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Defining Black Wichita, Part 2 - Heart of the Community 1940s-1970s

September 22, 2020 | The Kansas African American Museum

Defining Black Wichita is a three-part exhibition series that chronicles the evolution of the African American community in Wichita, Kansas. Each exhibition within this series depicts the education, social endeavors, religion and businesses that watered the African American community, a hallmark in the greater city of Wichita during marked periods of time over the span of 150 years.

In this second installation of “Defining Black Wichita,” the museum explores the community’s shift from “The Black Belt” downtown to the “Heart of the Community,” the Historic McAdams/Dunbar neighborhood, beginning at 9th and Cleveland streets and extending to North Grove and Hillside. This migration ushered in a strong sense of solidarity amongst African Americans that bled over into all aspects of life. During this era, residents faced racial inequality head on with the creation of inclusive businesses, pioneering protests and boycotts, and the establishment of community traditions that drew our neighborhoods closer together.

  • Admission:

    $6 Adults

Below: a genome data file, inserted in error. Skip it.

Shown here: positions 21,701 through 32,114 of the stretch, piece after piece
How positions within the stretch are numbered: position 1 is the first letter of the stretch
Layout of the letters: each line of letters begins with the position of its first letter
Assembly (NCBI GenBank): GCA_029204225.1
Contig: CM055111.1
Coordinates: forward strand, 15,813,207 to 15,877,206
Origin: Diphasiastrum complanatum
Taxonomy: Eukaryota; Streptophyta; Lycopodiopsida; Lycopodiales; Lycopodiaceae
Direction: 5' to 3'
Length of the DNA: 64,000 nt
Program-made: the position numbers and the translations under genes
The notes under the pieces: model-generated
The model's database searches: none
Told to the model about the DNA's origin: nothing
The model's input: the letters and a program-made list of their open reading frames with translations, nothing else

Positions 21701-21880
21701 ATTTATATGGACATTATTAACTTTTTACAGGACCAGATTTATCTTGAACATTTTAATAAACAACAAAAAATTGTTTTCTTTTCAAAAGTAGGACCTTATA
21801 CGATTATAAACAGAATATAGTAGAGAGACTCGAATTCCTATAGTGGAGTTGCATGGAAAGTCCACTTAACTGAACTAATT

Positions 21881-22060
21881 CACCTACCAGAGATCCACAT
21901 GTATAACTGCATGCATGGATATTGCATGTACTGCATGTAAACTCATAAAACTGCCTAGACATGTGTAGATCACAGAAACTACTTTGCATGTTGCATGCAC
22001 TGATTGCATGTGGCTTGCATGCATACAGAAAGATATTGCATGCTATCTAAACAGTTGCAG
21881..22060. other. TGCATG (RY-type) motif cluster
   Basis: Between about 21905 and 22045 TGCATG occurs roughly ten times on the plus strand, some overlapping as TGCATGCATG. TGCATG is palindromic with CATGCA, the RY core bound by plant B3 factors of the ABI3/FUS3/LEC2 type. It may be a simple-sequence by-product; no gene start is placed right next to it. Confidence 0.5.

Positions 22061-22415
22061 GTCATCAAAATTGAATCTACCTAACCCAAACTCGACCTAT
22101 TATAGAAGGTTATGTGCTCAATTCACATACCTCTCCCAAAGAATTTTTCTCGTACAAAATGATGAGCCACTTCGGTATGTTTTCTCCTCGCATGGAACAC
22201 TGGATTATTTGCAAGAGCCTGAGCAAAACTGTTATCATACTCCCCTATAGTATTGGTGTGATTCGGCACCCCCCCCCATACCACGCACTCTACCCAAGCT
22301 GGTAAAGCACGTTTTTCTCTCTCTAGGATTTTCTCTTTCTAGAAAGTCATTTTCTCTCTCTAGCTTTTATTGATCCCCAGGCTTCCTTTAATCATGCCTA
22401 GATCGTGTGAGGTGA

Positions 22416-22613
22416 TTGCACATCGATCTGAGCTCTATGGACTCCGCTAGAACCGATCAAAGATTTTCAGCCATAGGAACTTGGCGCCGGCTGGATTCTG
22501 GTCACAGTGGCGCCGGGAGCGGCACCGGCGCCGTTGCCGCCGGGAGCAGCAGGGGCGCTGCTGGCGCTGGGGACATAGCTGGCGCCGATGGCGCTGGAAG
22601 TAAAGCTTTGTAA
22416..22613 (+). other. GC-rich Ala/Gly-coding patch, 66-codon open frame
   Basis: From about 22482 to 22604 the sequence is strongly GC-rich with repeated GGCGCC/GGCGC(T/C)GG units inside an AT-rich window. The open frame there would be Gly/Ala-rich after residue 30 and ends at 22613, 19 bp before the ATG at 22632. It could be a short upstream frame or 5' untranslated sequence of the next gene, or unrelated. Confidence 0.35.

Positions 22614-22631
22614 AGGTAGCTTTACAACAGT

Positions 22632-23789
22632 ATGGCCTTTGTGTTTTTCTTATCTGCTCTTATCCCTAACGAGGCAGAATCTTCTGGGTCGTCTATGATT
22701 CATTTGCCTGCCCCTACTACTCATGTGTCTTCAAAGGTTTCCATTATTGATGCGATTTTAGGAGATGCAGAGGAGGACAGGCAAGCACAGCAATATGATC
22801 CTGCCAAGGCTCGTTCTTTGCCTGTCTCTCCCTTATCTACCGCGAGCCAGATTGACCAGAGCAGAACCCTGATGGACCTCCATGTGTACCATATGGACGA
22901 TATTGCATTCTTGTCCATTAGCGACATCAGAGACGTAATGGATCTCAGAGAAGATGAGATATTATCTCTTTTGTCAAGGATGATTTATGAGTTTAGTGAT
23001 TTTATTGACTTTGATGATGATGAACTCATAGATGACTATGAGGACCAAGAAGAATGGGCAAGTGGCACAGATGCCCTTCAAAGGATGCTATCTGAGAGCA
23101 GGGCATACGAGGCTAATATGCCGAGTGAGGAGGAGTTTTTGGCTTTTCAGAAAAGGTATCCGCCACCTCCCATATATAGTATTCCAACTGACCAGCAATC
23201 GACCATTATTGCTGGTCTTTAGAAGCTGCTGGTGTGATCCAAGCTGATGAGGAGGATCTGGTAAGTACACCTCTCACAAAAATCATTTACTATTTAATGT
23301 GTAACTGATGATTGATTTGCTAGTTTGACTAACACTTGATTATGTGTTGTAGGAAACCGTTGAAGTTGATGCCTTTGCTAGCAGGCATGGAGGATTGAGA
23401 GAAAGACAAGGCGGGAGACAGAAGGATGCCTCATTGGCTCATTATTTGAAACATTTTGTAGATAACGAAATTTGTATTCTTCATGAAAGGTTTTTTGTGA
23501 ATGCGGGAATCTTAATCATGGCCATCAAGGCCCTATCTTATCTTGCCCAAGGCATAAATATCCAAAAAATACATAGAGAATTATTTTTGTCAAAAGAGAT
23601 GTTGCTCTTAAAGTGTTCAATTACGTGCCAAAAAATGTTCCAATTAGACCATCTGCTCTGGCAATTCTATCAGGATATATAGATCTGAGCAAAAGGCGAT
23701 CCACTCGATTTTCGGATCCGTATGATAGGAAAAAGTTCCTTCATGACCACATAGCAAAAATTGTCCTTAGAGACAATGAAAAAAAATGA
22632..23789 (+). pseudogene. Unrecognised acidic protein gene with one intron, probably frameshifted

• 2020-09-22 Defining Black Wichita, Part 2 - Heart of the Community 1940s-1970s <p>Defining Black Wichita is a three-part exhibition series that chronicles the evolution of the African American community in Wichita, Kansas. Each exhibition within this series depicts the education, social endeavors, religion and businesses that watered the African American community, a hallmark in the greater city of Wichita during marked periods of time over the span of 150 years.</p> <p>In this second installation of “Defining Black Wichita,” the museum explores the community’s shift from “The Black Belt” downtown to the “Heart of the Community,” the Historic McAdams/Dunbar neighborhood, beginning at 9th and Cleveland streets and extending to North Grove and Hillside. This migration ushered in a strong sense of solidarity amongst African Americans that bled over into all aspects of life. During this era, residents faced racial inequality head on with the creation of inclusive businesses, pioneering protests and boycotts, and the establishment of community traditions that drew our neighborhoods closer together.</p> 601 N. Water Wichita, KS America/Chicago
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